This instrument was a scientific curiosity [in early 1800 America and Europe] sometimes used by lecturers to demonstrate the heat effects of air compression. It was sometimes, though rarely, used by individuals as a personal strike-a-light. The instrument as made by white men was manifestly unsatisfactory and uncertain in its performance. This is because the white man did not know the details of its proper construction. ...

Its technology among the various tribes practicing its use give it a native phase. It is of a higher grade of invention than the fire drill, but not more difficult of conception and execution. The entire stock of the genius of man is not centered in the advanced nations. Theories of the origin of the fire syringe have been vitiated by the idea that it is an apparatus of scientific rather than native technology.

Henry Balfour, who has monographed the fire syringe, states that it "extends sporadically over a wide range from northern Burma and Siam through the Malay Peninsula and the Malayan Archipelago to its eastern limits in the islands of Luzon and Mindanao in the Philippines." Mr. Balfour shows that the instruments occur in Burma, French Indo-China, Malay Peninsula, Sumatra, Sarawak, Borneo, British North Borneo, Java, Flores, and the Philippine Islands.
Of the eight fire syringes in the United States National Museum from widely separated localities, four have a bore of one-fourth of an inch, one of five-sixteenths and two of three-eighths inch. One may conclude on the showing that one-fourth inch is the effective bore. The depth varies from 1 3/4 inches (two specimens) to 4 1/2 inches. On this showing the depth is not important. Horn and hardwoods are the materials of the specimens above mentioned (figs. 1-5 [above, 1-2 Thailand, 3-4 Phillippine Islands, 5 Java, Indonesia]).  [Hough]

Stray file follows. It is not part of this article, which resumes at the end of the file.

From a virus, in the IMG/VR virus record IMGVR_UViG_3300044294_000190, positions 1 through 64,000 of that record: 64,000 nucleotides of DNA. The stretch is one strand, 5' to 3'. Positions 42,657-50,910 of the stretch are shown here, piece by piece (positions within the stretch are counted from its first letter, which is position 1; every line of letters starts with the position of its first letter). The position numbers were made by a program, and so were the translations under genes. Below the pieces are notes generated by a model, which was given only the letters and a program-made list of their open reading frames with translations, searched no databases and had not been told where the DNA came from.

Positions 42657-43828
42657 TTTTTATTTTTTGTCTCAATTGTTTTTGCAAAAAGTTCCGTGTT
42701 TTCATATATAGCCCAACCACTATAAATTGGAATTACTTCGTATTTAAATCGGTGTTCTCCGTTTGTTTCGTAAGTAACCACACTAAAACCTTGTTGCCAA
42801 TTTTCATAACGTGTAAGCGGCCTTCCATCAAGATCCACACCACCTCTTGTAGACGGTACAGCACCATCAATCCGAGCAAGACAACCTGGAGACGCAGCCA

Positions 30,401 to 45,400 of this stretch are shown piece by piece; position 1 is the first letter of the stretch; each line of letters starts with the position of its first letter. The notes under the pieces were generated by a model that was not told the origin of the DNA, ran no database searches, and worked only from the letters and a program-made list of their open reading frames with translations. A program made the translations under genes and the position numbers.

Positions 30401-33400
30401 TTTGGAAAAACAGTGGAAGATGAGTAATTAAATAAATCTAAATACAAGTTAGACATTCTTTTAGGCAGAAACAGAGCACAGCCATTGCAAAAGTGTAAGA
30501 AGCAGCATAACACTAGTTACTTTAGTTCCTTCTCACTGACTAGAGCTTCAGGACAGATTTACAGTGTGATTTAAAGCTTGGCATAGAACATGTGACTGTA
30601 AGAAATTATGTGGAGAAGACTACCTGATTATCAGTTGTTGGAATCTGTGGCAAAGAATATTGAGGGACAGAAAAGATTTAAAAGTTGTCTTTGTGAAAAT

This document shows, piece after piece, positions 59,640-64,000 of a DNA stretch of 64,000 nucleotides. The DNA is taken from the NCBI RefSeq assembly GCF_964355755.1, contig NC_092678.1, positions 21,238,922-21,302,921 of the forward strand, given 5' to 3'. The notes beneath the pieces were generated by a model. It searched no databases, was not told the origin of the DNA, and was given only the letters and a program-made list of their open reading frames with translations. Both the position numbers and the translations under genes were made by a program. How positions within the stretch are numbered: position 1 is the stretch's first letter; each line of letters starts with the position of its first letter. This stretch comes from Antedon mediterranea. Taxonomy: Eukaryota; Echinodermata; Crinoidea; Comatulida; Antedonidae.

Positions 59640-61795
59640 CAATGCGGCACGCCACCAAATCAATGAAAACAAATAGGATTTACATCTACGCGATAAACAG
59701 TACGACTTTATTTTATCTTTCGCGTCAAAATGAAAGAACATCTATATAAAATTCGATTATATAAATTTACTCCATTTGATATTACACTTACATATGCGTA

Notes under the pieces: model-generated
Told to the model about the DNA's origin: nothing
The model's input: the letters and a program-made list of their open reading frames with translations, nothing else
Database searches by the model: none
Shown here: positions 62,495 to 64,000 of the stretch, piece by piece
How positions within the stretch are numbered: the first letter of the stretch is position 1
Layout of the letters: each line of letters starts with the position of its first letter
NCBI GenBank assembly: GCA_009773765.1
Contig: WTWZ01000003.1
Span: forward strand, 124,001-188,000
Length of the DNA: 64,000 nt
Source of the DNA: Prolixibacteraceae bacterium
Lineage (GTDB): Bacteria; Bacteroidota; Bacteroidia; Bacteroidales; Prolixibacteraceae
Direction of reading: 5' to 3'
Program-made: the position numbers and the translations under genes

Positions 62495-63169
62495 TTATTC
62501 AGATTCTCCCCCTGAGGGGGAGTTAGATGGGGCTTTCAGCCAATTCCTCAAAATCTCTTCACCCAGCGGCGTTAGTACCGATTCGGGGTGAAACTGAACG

Fire pistons Balfour 1-7

Fig. 1. Fire syringe, from patent specification of Richard Lorentz. 1807, No. 3007; printed 1856.
Fig. 2. Fire piston, from E. J. Mitchell. June 19, 1832, in The -Mechanics' Magazine, XVII, 1832, p. 328.
Fig. 3. Fire piston, France. From The Penny Magazine, July 20, 1834, p. 268.
Fig. 4. Fire piston, England: of rolled brass; length of cylinder, 14 cm. For domestic use or for scientific experiment. E. Bidwell collection.
Fig. 5. Ditto, England: cylinder of rolled brass, 10.2 cm. long; piston of steel, 0.5 cm., with brass mounts and leather packing. E. Bidwell collection.
Fig 6. Ditto, England; cylinder of cast brass, 8.1 cm. long; piston of steel, 8.6 cm., with brass mounts; the packing is of brass. E. Bidwell collection.
Fig. 7. Fire piston, modern French: cylinder of white metal, 7.6 cm., with ebony knob; at side, a tube for cord tinder fitted with ball-and-chalu extinguisher; piston of ebony, 7.8 cm. Purchased in Paris. Given by Mr. Miller Christy to author, 1902.

Balfour, Henry.  "The Fire-Piston"  Anthroppological Essays presented to Edward Burnett Tylor in honour of his 75th Birthday, Oct. 2,1907  p17-50  p49 illus
Hough, Walter.  Fire as an agent in human culture.  Smithsonian Bulletin #139.  1926 image
Hough, Walter.   Fire-making apparatus in the United States National Museum.   1890 
Mechanics Magazine.  June 19, 1832  illus  in Balfour 1907
Olmsted, Denison.  Mechanics and hydrostatics. DC:1840

©2019 Patricia Bixler Reber
Researching Food History HOME

No comments:

Post a Comment